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Jack McDevitt

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Lieutenant Junior Grade Jack McDevitt, USN is “a former English teacher, naval officer, Philadelphia taxi driver, customs officer, and motivational trainer.  He is a noted author of science fiction novels including the Alex Benedict Series: The Devil's Eye; Seeker; A Talent For War; The Engines of God; and, Polaris.  He is also the author of Cauldron; Deepsix; Odyssey; Omega; Chindi; Ancient Shores; Moonfall; Infinity Beach; The Hercules Text; and, Eternity Road.

The Library Journal said of Eternity Road, “after a cataclysmic viral plague wiped out humanity sometime in the 21st century, the next civilization arose in isolated pockets. In the Mississippi Valley, Illyrians built their town on what had been the Roadmakers' Memphis. Some believed in the mythical Haven on the eastern ocean where books and other technological wonders had been saved. When all but one member of an expedition dies trying to find Haven, the leader's son joins a second party on the long overland trek east. Unfortunately, the book raises more questions than it answers about the knowledge that was lost, leaving the reader unsatisfied. From the author of Ancient Shores (HarperCollins, 1996); a possible candidate to sf collections.”

 

Amazon.com said of Infinity Beach, “What happens when first contact goes horribly wrong? When that initial meeting between two sentient species leads to utter confusion and misunderstanding, murder and hijacking, and a tight-lipped cover-up for years afterward? Jack McDevitt sets this situation up in Infinity Beach, describing humanity at the end of the third millennium as a solitary race, seemingly alone in the cosmos even after colonizing many worlds beyond Earth: "The universe has come to resemble a magnificent but sterile wilderness, an ocean which boasts no friendly coast, no sails, no sign that any have passed this way before." But a ship in search of life returned years earlier under suspicious circumstances, with two crew members missing, one presumed dead in an unexplained explosion, and the fourth retired into silence. Tales of apparitions, strange lights, and voices near the explosion site persist. No one's talking, but the scientist sister (and clone) of one of the missing shipmates starts asking questions and finds herself at the heart of a complex and frightening puzzle.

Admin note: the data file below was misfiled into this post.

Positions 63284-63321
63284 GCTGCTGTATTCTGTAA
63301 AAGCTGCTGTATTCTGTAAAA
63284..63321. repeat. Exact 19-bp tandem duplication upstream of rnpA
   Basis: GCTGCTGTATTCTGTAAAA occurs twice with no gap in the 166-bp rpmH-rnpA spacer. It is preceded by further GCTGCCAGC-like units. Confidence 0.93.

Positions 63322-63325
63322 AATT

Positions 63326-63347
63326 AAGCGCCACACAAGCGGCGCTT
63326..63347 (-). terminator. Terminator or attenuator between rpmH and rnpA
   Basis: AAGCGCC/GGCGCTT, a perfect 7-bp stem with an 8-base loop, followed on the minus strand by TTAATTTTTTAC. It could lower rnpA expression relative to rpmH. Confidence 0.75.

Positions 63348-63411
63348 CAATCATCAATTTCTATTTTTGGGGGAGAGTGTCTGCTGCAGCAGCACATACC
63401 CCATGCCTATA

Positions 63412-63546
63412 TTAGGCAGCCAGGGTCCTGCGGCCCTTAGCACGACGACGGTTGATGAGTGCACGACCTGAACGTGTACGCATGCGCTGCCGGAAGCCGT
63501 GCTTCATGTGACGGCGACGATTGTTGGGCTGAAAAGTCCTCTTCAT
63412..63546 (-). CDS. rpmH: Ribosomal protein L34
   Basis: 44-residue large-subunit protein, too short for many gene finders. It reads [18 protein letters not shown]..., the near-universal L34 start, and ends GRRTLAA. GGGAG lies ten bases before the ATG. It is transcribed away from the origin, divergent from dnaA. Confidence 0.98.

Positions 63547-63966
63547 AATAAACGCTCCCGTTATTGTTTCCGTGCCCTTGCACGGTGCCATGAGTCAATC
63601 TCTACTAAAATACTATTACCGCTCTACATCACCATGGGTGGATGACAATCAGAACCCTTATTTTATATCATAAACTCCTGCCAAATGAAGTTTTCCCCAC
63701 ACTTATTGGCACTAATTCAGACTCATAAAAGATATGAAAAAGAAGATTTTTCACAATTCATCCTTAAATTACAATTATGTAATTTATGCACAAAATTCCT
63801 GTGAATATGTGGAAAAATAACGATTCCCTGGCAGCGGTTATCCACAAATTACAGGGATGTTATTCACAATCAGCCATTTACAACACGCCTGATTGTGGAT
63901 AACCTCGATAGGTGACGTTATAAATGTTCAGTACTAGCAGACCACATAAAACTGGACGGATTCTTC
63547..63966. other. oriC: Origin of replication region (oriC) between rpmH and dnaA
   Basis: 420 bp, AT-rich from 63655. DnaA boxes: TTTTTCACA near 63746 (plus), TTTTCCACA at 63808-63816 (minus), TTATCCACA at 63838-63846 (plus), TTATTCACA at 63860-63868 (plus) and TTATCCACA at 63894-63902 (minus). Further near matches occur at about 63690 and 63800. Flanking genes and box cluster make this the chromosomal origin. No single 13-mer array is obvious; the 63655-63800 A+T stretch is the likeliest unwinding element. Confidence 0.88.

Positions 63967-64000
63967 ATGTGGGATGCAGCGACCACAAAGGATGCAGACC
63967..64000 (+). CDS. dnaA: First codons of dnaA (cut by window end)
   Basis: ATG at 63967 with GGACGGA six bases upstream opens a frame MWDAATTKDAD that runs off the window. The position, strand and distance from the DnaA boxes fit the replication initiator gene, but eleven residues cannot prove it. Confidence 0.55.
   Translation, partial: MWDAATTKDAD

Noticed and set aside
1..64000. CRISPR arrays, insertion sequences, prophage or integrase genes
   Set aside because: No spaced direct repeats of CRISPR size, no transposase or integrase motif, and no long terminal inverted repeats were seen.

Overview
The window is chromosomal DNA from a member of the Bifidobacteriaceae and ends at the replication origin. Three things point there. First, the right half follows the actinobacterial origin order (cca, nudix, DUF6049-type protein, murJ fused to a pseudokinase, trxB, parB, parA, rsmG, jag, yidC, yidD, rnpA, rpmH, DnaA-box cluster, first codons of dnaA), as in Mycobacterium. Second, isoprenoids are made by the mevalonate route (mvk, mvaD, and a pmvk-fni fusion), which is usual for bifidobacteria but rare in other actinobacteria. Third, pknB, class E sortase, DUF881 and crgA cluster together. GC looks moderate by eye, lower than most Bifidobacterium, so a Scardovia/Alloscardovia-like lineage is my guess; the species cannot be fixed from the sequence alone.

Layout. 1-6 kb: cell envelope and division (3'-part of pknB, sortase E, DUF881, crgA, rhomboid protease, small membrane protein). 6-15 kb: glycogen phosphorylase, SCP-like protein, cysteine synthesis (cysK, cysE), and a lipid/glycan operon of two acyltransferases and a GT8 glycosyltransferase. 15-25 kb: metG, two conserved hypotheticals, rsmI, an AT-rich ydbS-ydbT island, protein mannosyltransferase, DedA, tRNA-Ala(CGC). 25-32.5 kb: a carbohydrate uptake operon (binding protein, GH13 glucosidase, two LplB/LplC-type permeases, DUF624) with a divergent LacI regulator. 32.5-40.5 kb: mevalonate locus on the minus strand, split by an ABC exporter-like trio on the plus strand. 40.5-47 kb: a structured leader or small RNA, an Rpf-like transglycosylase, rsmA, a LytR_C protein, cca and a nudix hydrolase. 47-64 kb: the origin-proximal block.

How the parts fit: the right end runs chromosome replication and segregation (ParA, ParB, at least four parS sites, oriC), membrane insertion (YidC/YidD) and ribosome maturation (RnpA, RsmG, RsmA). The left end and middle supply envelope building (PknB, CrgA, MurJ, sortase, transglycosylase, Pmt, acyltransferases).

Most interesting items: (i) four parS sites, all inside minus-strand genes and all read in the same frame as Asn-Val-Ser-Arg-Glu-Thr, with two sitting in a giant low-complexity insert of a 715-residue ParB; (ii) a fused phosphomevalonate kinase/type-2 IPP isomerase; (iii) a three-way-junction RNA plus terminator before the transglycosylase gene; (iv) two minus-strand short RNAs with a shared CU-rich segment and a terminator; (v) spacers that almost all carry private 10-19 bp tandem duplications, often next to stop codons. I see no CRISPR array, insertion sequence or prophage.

McDevitt, an accomplished storyteller and perennial Nebula runner-up, proves to have an excellent ear for such drama, telling a solid story that exudes mood and atmosphere while still staying tense enough to keep those pages turning. By turns a murder mystery, ghost story, and solid sci-fi thriller, Infinity Beach takes one of the genre's more prosaic schticks--first contact--and gives it a twist with style and skill: when you do make contact, what you find might scare you.”

 

One reader said of Moonfall, “Forget "Armeggedon". Forget "Deep Impact". This is THE space/disaster book that SHOULD have been made into a movie. Jack McDevitt's "Moonfall" presents the reader with a gripping plot, solid character development, and cutting edge "hard" science fiction. From the opening of "Moonbase" to the final hair-raising solutions, this book is not to be missed.

From the coattail-riding Vice-President who wants to be a real hero; the chaplain (yes, unlike many SF writers, McDevitt is not ashamed to recognize that most people have and need a faith) who truly discovers his own faith; the young wife who discovers that her "Casper Milquetoast" husband is far more of a hero than she ever believed; to the brilliant young scientist who finally discovers the solution which may save the planet, McDevitt's characters are deep and believable. Finally, McDevitt's science is plausible. This is not a novel of the 24th century; rather it is set in the mid 21st century, using technological concepts quite feasible in the near future.”